On the other hand, the 1967 Israel war gave rise to a more active and radical Zionism. The success in gaining new terror revitalized the Jewish fundamentalist movements as the result of the change in political opportunity. Moreover, the incorporation of Judea and Samaria as a part of Israel gave the revisionist Zionist movement greater commitment in their endeavor to bring Palestine within the Israeli borders in their attempt to reestablish the biblical Israel (Cleveland and Martin). At the same time, what seemed unachievable before the war became eminently attainable, thus propelling more people to join the movement. Additionally, even the secular Jews were open to the idea of territorial expansion since they considered the new development as a boost to the ability of the country to defend itself (Gettleman and Stuart). As a result, Zionist ideologies become less opposed, increasing the opportunities for Jewish fundamentalism to thrive. Therefore, both groups used post-war mobilization structures to build their abilities and extend their networks (Laqueur and Barry). Presumably, the 1967 war provided the necessary ideological cultural framework for the formation of the Muslim Brotherhood and later Hamas as well as the rise of the Zionism fundamentalists groups such as Gush Emunim (Cleveland and Martin).
Furthermore, both groups share a relatively similar cultural framing aimed at addressing shared issues such as the status of the land of Palestine, the false religionists, and past failures or tragedies with a religious orientation. Moreover, groups that adhere to Takfirism and Zionists have an ideology that stems from religious exclusivism (Cleveland and Martin). At the same time, the similarity between the Zionists and the Islamic group like ISIS is evidenced not only in their formulation and expression of their exclusive religious views but also in the assertion of destruction and negation ideologies. Similarly, both groups advocate political absorption and territorial expansion as well as operate on the same political plane (Cleveland and Martin). Recently, ISIS and the Zionists have been seen to share common values and identical ideological claims (Cleveland and Martin). Moreover, the politics around the groups seem to revolve around the idea of the creation of the Greater Israel.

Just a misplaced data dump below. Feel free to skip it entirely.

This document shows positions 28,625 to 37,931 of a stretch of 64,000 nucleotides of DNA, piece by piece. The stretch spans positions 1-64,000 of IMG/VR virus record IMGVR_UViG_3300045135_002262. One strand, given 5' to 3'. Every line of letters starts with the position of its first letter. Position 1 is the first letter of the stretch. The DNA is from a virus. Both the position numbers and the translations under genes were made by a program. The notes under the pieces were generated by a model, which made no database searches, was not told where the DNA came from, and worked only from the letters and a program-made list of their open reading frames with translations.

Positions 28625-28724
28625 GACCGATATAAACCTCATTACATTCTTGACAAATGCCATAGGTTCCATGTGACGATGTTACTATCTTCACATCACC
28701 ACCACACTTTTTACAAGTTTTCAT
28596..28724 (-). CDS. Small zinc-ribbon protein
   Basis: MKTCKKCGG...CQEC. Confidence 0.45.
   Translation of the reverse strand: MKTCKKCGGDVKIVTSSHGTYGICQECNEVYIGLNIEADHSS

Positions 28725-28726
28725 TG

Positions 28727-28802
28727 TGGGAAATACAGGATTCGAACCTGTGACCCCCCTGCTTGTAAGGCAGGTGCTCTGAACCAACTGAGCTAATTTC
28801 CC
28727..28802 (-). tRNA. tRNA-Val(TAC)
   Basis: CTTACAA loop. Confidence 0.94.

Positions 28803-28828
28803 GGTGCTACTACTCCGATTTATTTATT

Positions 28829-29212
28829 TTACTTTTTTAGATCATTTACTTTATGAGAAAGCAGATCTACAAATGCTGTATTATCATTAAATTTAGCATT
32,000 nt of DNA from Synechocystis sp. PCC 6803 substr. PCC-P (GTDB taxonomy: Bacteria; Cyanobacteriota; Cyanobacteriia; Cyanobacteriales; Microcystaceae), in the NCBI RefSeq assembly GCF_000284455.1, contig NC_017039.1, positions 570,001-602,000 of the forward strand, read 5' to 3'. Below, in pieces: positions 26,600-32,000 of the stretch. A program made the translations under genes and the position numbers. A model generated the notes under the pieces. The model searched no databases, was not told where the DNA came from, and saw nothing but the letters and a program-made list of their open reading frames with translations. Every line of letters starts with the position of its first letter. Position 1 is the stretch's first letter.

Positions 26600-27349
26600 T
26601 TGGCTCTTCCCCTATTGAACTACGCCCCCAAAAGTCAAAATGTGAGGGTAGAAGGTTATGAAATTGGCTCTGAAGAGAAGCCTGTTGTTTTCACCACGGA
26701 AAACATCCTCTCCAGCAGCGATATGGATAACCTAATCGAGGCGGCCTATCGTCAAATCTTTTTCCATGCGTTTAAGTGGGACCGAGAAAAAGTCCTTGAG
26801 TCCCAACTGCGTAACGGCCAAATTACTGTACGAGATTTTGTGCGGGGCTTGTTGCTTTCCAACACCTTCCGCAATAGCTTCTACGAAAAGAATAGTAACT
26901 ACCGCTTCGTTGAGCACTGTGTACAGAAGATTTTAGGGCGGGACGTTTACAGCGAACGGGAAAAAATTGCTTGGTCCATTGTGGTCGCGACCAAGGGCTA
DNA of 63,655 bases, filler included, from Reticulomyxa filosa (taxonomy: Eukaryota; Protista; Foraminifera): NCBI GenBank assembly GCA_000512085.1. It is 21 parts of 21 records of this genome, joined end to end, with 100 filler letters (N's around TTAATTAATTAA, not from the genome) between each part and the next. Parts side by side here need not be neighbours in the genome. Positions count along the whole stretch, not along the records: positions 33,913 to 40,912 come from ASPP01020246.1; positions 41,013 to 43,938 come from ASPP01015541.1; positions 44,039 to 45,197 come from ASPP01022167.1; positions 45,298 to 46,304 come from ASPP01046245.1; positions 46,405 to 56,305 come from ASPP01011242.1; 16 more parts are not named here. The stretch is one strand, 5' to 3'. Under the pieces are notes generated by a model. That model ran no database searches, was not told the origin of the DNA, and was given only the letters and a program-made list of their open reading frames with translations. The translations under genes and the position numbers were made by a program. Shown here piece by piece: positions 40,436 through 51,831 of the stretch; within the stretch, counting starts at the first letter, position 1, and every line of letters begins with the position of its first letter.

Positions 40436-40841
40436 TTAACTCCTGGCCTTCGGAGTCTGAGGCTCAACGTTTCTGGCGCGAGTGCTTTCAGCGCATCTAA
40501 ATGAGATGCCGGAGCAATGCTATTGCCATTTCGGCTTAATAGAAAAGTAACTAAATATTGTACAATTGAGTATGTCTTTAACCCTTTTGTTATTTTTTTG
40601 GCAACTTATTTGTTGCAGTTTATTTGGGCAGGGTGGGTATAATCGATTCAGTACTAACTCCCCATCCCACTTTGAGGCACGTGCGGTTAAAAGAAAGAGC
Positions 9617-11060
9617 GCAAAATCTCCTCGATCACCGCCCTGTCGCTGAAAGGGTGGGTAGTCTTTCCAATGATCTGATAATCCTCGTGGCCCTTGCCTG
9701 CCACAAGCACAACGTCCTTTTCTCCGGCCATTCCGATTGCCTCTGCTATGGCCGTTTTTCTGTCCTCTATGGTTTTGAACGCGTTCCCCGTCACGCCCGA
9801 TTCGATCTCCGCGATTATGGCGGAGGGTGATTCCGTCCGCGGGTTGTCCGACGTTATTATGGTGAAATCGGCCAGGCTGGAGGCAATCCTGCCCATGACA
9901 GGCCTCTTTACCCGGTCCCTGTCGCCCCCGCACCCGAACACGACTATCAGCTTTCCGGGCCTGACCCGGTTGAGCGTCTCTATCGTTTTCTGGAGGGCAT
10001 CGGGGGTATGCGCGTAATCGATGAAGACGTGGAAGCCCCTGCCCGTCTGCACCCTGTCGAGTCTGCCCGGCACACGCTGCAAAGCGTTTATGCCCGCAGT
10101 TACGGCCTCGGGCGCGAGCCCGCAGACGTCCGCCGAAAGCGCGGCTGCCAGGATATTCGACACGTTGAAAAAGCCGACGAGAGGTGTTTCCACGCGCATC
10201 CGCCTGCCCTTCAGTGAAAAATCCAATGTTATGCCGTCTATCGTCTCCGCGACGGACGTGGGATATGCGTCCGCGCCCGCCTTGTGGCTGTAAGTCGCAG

However, the two groups cannot be said to be entirely the same since the Islamist fundamentalists seem to focus on the past failures and grievances experiences, while the Zionists are concerned with the possibility of future failures, their implications to Israel, and how to avoid them (Laqueur and Barry). Despite the perceived similarities in their agenda, the two movements use different approaches in promoting their missions. For instance, ISIS uses confrontation through terror attacks, while the Zionists Supremacy has been accused of being behind the creation of ISIS to indirectly further their ideologies (Cleveland and Martin). In fact, ISIS occupies what most Zionists consider to be a part of the Greater Israel.
In sum, the essay has been able to demonstrate how the Islamist movements, such as ISIS, mirror the Zionists even though they are not entirely similar. It has been also made clear that the Zionists have achieved their greatest success during the 1967 Israel war, while the Islamists have majorly experienced failures as evidenced by their focus on past grievances and experiences. Lastly, religious exclusivity and cultural framing illustrate the similarities between both fundamentalist movements. Therefore, the two ideological movements represent an excellent example of how religion and politics are intertwined.